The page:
Final Paper on Edvard Grieg - Introduction to Music Final...

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Introduction to Music - Final PaperMaking of the Romantic Nationalist ComposerThe Incidental Music of Peer Gynt by Edvard GriegEdvard Grieg (1843 - 1907) is considered as one of the most important composers of the Romantic period. He is regarded as one of the most important drivers of the Norwegian nationalist school for music. Grieg composed a great variety of music work, including choral, vocal and chamber music. His most famous work is his incidental music to Norwegian play, Peer Gynt. Grieg continued to refine his work and published Peer Gynt Suite No. 1 and Peer Gynt Suite No.2later in this life. The incidental music is still regularly used in popular music as incidental music for movies and TV advertisements. Peer Gyntnot only shows traits of the nationalist school in the nineteenth century, it also exemplifies the genre of programmatic music from the Romantic era.Nationalist ideologies that started to spring during the Romantic era influenced Grieg’s musical style. The change of political conditions encouraged composers to create music pieces that reflect their national roots and shows their love for their homeland. For example, Chopin’s Polonaise and Mazurka piano pieces use the Polish folk dance structures that show his Polish origins. Wagner also showed his patriotism to Germany through his opera works.Living through this romantic nationalistic era, Grieg was influenced by prominent nationalist composers at the time to create Norwegian nationalist music.Norwegian nationalist composers, including Ole Bull and Rikard Nordraak, began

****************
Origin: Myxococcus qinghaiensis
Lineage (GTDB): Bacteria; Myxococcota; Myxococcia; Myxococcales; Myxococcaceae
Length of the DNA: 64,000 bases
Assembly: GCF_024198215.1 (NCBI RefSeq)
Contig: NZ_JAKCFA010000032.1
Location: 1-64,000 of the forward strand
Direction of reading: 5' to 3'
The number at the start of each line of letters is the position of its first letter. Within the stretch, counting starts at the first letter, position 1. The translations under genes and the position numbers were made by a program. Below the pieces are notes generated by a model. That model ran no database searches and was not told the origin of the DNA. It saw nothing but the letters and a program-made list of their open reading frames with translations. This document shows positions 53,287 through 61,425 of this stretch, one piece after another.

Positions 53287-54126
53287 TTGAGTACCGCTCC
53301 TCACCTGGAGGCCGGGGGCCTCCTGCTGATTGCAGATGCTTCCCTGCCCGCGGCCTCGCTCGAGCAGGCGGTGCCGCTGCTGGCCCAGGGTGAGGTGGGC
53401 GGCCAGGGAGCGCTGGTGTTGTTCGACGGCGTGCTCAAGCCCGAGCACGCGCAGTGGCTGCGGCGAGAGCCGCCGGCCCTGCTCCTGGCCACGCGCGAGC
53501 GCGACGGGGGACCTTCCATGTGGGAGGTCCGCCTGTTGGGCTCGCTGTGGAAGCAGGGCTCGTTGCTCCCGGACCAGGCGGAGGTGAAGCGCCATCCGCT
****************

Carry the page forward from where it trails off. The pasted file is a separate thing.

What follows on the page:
establishing a musical style that reflects characters of Norway.1For instance, Ole Bull started to incorporate Norwegian folk music elements into classical music. Moreover, they shared an ambition of creating a Norwegian national theatre2that showcased Norwegian plays and music productions. Although Norway gained independence from Denmark, the center of music and play productions remained in Copenhagen and Copenhagen theaters only performed Danish plays. Through conversations and meetings with these composers early in Grieg’s career, Grieg felt obligated to continue to establish the Norwegian music style and fulfill his predecessor’s ambitions. These influences drove Grieg into becoming the most celebrated Norwegian nationalist composer.3The romantic nationalistic influences by his predecessors were reflected in Grieg’s musical compositions, particularly for his generous use of Norwegian traditional folk music.At the age of 31, Grieg accepted Norwegian playwright, Henrik Ibsen’s invitation to compose incidental music for Peer Gyntin 1874. Realizing the composition requires much more effort than writing short phrases for the play, Grieg showed difficulties in composing the incidental music as he described the play to be the “most unmusical of it all.”4After more than a year of hard work, the play was finally premiered in 28th February 1876 in the relatively new Christiania 1John Horton. Grieg. (London: Dent, 1974), 13-31.

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